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American Is Finally Making This In-Flight Perk Free, Starting Now

The airline announced the service would remain complimentary through most of next month.

Even before the COVID-19 pandemic upended the airline industry, traveling by plane has always had its fair share of headaches. But whether it's a complimentary snack and a drink, the chance to watch a movie, or allowing a free checked bag, free treats and services from carriers can go a long way in winning over and keeping loyal customers. Now, American Airlines has announced it will be offering its passengers a special new in-flight perk. Read on to see what you can expect the next time you jet off.

RELATED: Delta Just Made This Permanent Change for All Passengers, Starting Now.

American Airlines is offering passengers free in-flight WiFi until May 25.

man working on laptop on airplane

If you were looking to get on top of some emails during your next trip, you might be in luck: Beginning April 13, American Airlines will be offering passengers free in-flight WiFi. The major carrier will provide the complimentary service over several weeks until May 25.

The free service will be available to passengers aboard the airline's narrow-bodied planes.

Business woman using smart phone at plane

According to the announcement, passengers flying aboard narrowbody aircraft in American's fleet will have access to the newly installed Viasat network. In addition, connected travelers will have access to the airline's streaming entertainment library of movies and TV shows on their personal devices—a notable fact given that narrowbody planes aren't outfitted with the seatback entertainment systems found on larger vessels, travel news outlet Simple Flying reports.

Customers will be granted free WiFi access for a limited session once they've watched an advertisement. However, it's unclear how long the session will be.

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Other airlines are considering free in-flight WiFi to passengers—while one already does.

Delta Airplanes sit in a row at Kansas City International Airport

While the airline's latest passenger perk is a courteous gesture, the move also comes as the carrier hopes to figure out the newly installed Viasat system and help pinpoint what travelers will actually want from it. So far, JetBlue has installed the new WiFi connection hardware in their fleets and has offered free internet to passengers on flights for years. Delta is currently upgrading its fleet with Viasat as it transitions away from wireless provider Gogo, with executives saying they aim to offer the same complimentary WiFi to passengers at some point, Simple Flying reports.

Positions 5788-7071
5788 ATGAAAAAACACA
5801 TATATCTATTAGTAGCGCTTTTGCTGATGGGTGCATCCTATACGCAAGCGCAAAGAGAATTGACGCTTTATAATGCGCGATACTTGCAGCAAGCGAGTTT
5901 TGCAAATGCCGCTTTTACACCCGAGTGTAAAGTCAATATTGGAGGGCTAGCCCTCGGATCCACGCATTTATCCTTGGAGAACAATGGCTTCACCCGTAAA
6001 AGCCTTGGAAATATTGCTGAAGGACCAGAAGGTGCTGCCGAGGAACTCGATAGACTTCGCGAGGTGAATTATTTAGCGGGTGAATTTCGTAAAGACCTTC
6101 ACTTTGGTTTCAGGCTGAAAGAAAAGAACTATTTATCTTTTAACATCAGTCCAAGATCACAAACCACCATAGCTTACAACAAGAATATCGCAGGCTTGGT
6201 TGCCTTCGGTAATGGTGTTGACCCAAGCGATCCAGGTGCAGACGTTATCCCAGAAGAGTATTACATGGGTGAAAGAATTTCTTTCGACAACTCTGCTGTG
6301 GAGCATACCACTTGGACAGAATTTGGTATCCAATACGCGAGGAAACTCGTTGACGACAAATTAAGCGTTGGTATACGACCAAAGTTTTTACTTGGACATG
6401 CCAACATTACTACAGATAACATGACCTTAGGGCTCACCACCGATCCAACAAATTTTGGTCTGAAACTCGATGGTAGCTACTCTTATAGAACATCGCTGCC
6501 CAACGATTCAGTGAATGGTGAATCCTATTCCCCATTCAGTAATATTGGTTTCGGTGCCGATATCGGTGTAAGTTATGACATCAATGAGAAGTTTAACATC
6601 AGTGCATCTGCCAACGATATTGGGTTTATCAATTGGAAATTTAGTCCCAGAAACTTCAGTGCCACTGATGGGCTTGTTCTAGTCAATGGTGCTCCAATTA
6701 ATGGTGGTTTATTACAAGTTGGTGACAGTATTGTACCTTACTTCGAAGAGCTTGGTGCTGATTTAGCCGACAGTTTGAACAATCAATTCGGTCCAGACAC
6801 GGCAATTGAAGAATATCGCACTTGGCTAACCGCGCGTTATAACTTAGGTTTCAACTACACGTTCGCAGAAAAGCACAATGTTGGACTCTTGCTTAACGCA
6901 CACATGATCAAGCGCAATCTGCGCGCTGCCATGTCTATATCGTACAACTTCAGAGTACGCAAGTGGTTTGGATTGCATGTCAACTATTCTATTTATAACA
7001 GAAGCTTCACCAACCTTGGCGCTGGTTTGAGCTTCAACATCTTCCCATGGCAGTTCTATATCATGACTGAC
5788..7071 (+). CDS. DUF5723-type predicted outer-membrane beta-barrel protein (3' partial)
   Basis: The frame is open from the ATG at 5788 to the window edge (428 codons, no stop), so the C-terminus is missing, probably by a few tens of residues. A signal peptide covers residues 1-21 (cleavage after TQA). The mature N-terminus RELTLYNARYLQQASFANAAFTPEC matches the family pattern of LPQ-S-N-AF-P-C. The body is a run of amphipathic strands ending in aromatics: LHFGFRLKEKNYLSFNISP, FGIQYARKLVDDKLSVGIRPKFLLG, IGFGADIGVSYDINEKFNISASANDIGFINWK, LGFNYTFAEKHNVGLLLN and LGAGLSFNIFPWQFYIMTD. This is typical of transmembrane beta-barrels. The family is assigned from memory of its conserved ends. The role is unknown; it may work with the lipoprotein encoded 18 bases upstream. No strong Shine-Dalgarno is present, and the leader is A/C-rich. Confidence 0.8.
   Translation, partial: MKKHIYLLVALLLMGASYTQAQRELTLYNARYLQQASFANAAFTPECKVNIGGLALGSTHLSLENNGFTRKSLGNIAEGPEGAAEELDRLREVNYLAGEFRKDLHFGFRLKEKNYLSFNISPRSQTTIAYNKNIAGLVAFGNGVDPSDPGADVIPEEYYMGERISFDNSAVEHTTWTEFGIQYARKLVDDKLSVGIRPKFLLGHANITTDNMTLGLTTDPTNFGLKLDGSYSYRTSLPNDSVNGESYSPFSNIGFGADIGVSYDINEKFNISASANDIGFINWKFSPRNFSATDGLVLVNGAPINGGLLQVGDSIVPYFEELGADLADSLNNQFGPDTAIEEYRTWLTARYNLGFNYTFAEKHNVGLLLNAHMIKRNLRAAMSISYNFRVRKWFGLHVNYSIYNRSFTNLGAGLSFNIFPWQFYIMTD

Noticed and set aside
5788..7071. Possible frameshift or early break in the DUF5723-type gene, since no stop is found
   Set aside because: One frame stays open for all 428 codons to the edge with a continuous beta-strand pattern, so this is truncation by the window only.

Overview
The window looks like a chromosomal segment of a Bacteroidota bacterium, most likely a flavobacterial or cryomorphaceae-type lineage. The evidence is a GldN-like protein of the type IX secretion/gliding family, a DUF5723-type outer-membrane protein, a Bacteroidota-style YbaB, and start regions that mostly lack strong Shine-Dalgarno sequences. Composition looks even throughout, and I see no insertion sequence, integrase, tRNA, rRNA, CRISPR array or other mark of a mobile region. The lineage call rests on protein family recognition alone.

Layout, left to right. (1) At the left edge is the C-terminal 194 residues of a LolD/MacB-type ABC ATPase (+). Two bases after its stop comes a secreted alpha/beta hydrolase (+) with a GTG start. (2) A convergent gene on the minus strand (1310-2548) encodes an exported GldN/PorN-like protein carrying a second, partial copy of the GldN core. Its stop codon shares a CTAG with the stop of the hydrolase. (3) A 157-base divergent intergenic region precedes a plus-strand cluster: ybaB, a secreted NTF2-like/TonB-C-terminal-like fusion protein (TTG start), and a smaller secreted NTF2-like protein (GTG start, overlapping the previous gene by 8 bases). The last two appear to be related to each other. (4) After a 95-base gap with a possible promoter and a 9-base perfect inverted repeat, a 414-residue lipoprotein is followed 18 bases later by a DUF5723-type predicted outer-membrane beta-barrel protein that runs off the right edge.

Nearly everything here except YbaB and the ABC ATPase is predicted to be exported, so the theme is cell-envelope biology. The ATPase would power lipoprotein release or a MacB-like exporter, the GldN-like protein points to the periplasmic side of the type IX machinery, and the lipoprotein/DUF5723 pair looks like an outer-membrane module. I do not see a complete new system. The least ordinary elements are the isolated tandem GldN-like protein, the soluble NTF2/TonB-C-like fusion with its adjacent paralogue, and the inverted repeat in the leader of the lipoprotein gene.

Some experts point out that such changes could signal a significant shift in the industry that makes complimentary onboard internet the norm. "When Delta does eventually offer free WiFi, this will no doubt be something that other major carriers will have to match," Ben Schlappig, founder of travel news outlet One Mile at a Time, writes. "I would guess that American is anticipating that this time may come sooner rather than later, and the airline is running this trial as a test. Presumably, American wants to see what passenger behavior is like when WiFi is free—how many people use WiFi, how much do they use it, and how much does it differ from flight to flight."

American also recently brought back in-flight espresso service for premium cabins.

woman holding coffee cup on plane

Besides free WiFi, some travelers looking for a pick-me-up will be able to take advantage of another recent change made by American Airlines. The carrier just reintroduced in-flight espresso service for passengers for the first time since dropping the offering in the spring of last year, travel blog View From the Wing reports. The restored service now means that travelers flying in premium cabins will have the option to order espresso-based drinks while in the sky, including cappuccinos and lattes. Specifically, machines capable of making the beverages are installed on Airbus A321T, Boeing 777-300ER, and Boeing 787 planes in American's fleet.

Some experts argued that the return of the passenger perk was a small but appreciated step towards normalcy. "Obviously, they weren't the best espresso or cappuccino beverages, but they were significantly better than airplane coffee," Schlappig wrote in a post noting the service change.

RELATED: United Is Finally Bringing Back This Service for Travelers, as of April 14.

Zachary Mack
Zach is a freelance writer specializing in beer, wine, food, spirits, and travel. He is based in Manhattan. Read more
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